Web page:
'People's champion' BBC radio broadcaster Ed Doolan dies aged 76

Ed Doolan, the first local radio presenter to be inducted into the Radio Academy Hall of Fame, has died after a long battle with vascular dementia.

Doolan was born in Sydney and has been a broadcaster since 1970 when he first worked for the German World service.

He joined the BBC West Midlands from BRMB Radio in 1982, going on to  present over 9,000 radio shows.

Best known for his consumer affairs programming, Doolan partially retired in 2011. He was diagnosed with vascular dementia a year later.

Doolan held some of the biggest names in politics to account over his storied career and has interviewed almost every prime minister since the 80s.

Memorable interviewees include the likes of Mohammed Ali and Nelson Mandela.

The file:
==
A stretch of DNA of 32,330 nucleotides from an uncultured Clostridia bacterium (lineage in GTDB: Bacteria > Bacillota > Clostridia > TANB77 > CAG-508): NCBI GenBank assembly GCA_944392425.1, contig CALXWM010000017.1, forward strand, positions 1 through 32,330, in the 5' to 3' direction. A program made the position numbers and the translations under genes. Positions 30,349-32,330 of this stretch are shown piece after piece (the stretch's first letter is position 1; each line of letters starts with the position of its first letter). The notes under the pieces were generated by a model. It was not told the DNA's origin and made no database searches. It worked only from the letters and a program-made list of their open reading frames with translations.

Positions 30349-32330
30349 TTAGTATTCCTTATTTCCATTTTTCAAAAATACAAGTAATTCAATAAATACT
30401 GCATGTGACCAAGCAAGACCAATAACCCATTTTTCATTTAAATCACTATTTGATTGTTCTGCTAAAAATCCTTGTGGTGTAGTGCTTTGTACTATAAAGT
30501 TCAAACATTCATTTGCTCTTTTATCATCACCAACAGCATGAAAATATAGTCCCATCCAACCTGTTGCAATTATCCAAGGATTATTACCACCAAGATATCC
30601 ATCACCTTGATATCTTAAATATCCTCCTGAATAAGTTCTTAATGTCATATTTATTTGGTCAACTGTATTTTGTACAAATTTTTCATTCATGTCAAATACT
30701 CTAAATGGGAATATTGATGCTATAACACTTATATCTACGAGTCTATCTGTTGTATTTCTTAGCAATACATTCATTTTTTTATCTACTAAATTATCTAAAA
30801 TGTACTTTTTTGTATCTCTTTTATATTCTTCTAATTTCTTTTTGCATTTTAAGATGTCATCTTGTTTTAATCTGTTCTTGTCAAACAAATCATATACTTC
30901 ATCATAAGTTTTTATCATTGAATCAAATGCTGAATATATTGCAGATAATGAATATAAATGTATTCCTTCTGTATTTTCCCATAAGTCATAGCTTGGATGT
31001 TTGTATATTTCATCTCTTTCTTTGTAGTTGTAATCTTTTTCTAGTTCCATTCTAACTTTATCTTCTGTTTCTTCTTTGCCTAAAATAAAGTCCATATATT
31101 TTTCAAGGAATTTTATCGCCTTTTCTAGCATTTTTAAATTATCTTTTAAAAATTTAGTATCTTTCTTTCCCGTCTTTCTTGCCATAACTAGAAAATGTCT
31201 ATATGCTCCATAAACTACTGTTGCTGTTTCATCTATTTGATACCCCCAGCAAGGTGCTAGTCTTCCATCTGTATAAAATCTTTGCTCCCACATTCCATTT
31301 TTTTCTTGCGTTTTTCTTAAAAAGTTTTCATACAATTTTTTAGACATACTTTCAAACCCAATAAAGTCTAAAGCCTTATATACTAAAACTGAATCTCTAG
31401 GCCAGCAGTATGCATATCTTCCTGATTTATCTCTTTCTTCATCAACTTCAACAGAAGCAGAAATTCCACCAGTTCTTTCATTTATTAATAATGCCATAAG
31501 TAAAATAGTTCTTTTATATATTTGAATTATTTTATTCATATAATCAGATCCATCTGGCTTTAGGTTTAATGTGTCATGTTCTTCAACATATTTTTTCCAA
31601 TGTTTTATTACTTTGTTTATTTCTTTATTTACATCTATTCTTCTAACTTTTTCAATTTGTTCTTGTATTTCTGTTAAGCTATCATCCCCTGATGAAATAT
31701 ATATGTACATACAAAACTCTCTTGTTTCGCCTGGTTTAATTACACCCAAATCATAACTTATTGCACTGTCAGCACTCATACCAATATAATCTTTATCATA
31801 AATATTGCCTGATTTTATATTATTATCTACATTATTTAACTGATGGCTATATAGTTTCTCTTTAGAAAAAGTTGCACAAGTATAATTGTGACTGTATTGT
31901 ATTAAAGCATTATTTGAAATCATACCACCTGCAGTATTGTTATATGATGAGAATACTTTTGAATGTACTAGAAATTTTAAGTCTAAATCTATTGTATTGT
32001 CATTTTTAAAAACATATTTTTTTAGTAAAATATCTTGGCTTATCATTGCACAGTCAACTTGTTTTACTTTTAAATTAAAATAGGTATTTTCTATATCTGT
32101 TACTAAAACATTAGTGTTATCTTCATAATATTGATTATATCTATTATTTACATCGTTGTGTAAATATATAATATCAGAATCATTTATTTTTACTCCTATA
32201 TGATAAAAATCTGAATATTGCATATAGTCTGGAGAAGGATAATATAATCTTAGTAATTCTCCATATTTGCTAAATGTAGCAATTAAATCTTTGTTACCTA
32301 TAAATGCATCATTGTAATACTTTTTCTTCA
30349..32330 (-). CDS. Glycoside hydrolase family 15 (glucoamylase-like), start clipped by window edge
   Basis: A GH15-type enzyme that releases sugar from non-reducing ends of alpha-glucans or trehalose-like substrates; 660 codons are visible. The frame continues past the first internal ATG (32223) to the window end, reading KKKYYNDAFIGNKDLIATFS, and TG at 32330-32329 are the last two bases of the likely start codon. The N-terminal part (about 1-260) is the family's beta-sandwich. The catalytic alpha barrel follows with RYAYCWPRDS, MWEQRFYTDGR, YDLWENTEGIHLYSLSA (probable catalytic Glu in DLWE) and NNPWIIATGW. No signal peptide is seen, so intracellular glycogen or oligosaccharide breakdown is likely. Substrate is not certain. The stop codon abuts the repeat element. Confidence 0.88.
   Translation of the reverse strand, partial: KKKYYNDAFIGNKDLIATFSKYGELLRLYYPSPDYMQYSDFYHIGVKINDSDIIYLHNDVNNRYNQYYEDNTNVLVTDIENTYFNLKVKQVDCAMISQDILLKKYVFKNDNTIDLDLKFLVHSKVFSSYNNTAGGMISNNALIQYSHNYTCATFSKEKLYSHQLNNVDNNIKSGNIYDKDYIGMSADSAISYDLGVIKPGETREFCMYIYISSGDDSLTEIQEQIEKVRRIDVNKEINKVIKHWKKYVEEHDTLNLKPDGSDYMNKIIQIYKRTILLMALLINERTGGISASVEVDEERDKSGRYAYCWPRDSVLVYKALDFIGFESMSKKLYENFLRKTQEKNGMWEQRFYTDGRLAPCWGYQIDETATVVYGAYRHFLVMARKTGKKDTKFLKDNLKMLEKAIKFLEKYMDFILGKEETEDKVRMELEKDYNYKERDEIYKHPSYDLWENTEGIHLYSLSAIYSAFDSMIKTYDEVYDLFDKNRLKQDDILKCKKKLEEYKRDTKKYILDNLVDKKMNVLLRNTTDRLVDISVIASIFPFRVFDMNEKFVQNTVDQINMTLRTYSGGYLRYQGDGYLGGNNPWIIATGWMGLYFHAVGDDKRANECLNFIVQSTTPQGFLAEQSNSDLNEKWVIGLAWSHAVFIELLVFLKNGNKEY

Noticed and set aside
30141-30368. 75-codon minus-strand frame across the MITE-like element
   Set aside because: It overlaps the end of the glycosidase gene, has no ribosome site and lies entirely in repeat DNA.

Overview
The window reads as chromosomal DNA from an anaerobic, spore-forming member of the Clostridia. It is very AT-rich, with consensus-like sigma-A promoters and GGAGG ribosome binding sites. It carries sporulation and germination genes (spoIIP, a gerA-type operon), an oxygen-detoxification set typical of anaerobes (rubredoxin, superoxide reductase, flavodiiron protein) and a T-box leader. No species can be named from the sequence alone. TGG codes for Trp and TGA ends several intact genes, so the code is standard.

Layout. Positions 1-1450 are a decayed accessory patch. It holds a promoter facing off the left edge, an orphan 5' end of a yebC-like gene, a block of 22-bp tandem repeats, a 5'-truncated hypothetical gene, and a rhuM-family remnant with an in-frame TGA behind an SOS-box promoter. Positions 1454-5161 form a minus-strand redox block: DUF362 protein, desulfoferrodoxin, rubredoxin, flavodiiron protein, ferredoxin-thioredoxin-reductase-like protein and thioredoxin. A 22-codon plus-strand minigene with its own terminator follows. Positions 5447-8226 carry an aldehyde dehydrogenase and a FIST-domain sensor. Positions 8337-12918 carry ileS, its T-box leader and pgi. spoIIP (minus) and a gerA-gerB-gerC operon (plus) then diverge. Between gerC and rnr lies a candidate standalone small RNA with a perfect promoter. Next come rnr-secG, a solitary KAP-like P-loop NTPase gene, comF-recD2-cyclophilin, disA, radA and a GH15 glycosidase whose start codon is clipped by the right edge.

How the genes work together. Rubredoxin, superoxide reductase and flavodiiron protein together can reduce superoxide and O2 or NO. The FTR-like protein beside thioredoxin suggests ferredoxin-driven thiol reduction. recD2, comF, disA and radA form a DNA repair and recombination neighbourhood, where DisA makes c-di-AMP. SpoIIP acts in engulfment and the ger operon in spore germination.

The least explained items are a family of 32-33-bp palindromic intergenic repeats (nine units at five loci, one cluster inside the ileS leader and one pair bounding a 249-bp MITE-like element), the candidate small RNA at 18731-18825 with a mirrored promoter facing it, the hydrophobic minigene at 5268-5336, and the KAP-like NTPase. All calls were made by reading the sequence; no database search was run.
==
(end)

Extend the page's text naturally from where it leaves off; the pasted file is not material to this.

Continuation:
He was awarded an MBE for services to broadcasting and charity and became the first person to be awarded an honorary doctorate from all three Birmingham universities.

David Jennings, head of local ad regional programmes for BBC West Midlands, told the BBC: “Ed was a broadcasting giant loved by generations of radio listeners in the West Midlands. On his daily show, he was the people’s champion – tireless in his pursuit of truth and fairness for all.

“Ed faced dementia with indomitable spirit and bravery, raising awareness of the condition and continuing to broadcast on BBC WM every week.”

Doolan’s agent and manager Paul Vaughan said: “We have lost a great champion and a truly skilled and popular broadcaster and newspaper columnist.”

BBC journalist Lizo Mzimba said on Twitter: “Grew up listening to [Ed Doolan] in Bham, and was lucky enough to work alongside him briefly at BBCWM. Such a wonderful broadcaster, who had a brilliant relationship with his listeners.”

Doolan died this morning, aged 76,  with his wife Christine at his side.

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